Switzerland is facing mounting pressure finally to abandon its long tradition of banking secrecy. The United States has already told the Swiss government it expects Swiss banks to provide the US authorities with automatic information about US clients.
Now the European Union is demanding the automatic exchange of information too, a policy non-EU-member Switzerland will have difficulty avoiding if it wants access to Europe's financial markets.
But giving up banking secrecy is likely to be a painful process for the Swiss. While other countries see the practice as a way to hide the ill-gotten profits of crime, corruption, or tax evasion, in Switzerland it is viewed as an honourable policy which illustrates the relation of trust between state and citizen.
"The origin of Swiss banking secrecy... is really a professional secrecy like that of a doctor or a lawyer," explains Michel DeRobert, head of the Association of Swiss Private Bankers.
"He is not supposed to give out the data of his clients, he's not supposed to repeat it to other people."
Those who want to keep the current secrecy often claim that it was first introduced in the 1930s in order to protect German Jews, who were investing their assets in Swiss banks in order to stop the Nazis seizing them.
Although this certainly happened, in fact the Swiss Banking Act of 1934 was introduced in the wake of a scandal in which a number of French politicians and businessmen were publicly identified as having hidden their money in Switzerland. The act was designed to protect client privacy in the future.
If the recent events surrounding France's disgraced former budget minister Jerome Cahuzac are anything to go by, some European politicians have continued to benefit from the secrecy.
Mr Cahuzac, charged with sorting out tax evasion in France, was recently revealed to have put hundreds of thousands of euros in a secret Swiss bank account, in the hope of escaping the attentions of the taxman.
Examples like these are causing fury in cash-strapped European capitals. Greece, too, has seen much needed tax revenue disappear into Swiss banks, and a desire to reclaim as much unpaid tax as possible, as soon as possible, is a big reason the pressure on Switzerland is now so great.
Swiss soul searching
Within Switzerland itself, there has been much soul searching over the years, as the Swiss ask themselves whether a policy that seems to work quite well at home, where Swiss citizens pay their taxes themselves rather than at source, is really suitable for foreign clients.
"I think as long as there are places where people can hide their money, it will be really difficult to tackle corruption," says Jean-Paul Mean, who is head of Transparency International Switzerland.
"And," he adds, "Switzerland has certainly profited [from banking secrecy]. A lot of money has come into the country which would not have come without it."
Law professor Philippe Mastronardi agrees. He and a number of other leading Swiss academics have just published a manifesto calling for an end to banking secrecy.
"Is it ethical? No," he says. "For me there is a very important principle, which is the rule of law, and principles of transparency and honesty, which are being violated by the use of the banking system in Switzerland."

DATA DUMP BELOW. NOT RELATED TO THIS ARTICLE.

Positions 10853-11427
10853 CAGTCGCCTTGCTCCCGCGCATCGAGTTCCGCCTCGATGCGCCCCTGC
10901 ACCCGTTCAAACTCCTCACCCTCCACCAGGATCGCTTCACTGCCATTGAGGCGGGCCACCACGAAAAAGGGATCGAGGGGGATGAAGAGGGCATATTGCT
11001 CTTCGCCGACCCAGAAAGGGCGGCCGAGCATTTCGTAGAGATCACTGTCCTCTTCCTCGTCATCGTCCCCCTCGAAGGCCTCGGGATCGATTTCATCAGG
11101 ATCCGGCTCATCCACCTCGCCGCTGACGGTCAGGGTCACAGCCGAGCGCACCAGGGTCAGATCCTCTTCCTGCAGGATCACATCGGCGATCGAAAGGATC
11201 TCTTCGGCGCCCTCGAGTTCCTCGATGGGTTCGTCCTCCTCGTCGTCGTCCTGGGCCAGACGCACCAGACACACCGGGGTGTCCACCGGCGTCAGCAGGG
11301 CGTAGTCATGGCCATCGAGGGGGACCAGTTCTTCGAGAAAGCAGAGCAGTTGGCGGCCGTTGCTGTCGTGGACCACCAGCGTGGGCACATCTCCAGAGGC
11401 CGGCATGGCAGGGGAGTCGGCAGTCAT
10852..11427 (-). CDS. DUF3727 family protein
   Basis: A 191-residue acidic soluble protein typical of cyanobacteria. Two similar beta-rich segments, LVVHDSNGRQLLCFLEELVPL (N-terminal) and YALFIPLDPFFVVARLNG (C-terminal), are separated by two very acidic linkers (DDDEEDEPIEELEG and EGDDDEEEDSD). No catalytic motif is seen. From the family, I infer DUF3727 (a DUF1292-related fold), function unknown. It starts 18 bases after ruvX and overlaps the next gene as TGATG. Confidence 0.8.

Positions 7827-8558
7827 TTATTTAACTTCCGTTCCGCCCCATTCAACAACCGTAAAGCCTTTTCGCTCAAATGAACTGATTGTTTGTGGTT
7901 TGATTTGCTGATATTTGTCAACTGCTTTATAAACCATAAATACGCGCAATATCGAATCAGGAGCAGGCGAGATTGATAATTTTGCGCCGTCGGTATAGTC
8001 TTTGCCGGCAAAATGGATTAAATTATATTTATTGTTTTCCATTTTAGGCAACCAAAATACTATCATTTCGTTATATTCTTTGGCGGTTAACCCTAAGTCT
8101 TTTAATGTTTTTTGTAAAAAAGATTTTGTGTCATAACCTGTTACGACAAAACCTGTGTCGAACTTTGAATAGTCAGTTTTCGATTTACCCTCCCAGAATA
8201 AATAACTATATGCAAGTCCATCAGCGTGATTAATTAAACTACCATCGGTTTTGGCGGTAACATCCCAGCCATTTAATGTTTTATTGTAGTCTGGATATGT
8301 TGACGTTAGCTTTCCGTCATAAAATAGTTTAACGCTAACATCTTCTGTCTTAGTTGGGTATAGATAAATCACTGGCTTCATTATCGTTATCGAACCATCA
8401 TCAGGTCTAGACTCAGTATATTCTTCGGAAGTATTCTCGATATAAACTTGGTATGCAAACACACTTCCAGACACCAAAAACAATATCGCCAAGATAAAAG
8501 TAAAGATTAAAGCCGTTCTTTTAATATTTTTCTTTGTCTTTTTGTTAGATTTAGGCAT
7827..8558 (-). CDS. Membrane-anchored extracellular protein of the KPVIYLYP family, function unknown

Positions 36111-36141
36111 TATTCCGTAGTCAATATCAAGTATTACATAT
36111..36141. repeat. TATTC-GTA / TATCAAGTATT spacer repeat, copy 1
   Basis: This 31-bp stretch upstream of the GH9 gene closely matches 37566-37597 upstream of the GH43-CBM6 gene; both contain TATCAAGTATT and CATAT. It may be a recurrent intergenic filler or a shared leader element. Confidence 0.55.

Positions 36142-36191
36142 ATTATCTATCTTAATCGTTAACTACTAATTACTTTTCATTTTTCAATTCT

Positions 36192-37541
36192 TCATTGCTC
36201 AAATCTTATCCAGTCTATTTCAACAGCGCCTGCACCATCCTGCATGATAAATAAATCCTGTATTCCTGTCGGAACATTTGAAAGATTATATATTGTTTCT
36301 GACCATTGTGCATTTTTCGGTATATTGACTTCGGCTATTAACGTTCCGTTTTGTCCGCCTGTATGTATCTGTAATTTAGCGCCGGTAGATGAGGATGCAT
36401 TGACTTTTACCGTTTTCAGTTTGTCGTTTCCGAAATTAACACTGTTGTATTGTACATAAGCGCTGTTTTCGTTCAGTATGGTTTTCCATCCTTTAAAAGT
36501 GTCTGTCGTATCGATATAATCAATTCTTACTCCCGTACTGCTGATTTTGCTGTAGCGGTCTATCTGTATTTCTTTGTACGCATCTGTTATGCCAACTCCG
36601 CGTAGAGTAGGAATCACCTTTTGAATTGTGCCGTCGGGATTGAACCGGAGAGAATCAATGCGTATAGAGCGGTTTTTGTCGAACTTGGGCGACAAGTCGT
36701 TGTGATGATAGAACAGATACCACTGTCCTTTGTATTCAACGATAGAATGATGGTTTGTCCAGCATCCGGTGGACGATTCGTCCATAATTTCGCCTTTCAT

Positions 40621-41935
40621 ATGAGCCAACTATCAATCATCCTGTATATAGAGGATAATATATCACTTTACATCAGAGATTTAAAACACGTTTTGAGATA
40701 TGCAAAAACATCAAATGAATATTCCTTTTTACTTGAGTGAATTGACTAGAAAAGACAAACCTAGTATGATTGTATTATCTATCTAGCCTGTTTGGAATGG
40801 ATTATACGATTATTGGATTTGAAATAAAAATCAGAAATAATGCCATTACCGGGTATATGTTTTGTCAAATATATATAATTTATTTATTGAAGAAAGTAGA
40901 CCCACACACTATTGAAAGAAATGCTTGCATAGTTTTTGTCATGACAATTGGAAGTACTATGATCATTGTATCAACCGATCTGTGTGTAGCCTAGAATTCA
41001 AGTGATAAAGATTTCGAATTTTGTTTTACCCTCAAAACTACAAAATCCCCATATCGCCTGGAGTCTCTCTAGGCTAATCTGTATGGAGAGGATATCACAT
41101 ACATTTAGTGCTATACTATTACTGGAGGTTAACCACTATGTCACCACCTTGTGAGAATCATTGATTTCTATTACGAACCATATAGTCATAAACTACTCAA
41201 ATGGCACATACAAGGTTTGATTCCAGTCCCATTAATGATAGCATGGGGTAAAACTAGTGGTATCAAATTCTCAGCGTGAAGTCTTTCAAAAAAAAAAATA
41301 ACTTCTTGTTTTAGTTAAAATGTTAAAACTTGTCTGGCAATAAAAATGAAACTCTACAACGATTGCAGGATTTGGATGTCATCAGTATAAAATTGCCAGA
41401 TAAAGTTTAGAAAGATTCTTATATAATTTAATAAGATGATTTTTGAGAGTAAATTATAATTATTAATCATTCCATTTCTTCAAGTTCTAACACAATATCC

For the Swiss government, the issue has become a political hot potato. Ministers are caught between the reality of needing good relations with Europe and the United States, and a domestic mood that is not inclined to submit to foreign demands.
Yves Nidegger, a member of parliament for the right-wing Swiss People's Party, says the issue is whether Switzerland can set its own laws.
"Are we an independent state where the rules of the parliament apply on our territory or are we a colonial state whose laws are determined by the mighty neighbours?"
Mr Nidegger sees the pressure from Europe and the US as an "economic war", fuelled primarily by jealousy at Switzerland's success in managing so much of the world's private wealth.
He for one is not ready to surrender, and seems prepared to go to quite astonishing lengths to keep Swiss banking secrecy.
"I think Switzerland still has a few cards to play," he says.
"We could for example offer to guarantee the Greek debt, not to pay it, but to guarantee it. We are the only ones able to do that, the Greek debt would be triple A, it would be sellable, and the guarantee would be maintained as long as our banking secrecy is respected."
It is perhaps not an entirely realistic scenario, but it does reflect a widespread resentment over the way in which the EU and the US are seen as dictating Swiss policy.
But while Mr Nidegger seems ready to fight on, many in Switzerland, most notably the bankers themselves, seem ready to settle.
"We cannot be at war with our neighbours on these issues, that is very clear," says Michel DeRobert.
"We see the world, the whole world, moving towards a single standard. If that's the case then obviously we will have to adjust to that standard."
The fact that a leading banker like Mr DeRobert wants to negotiate is the clearest indication yet that Switzerland is now getting ready to accept what was once unthinkable: the end of banking secrecy.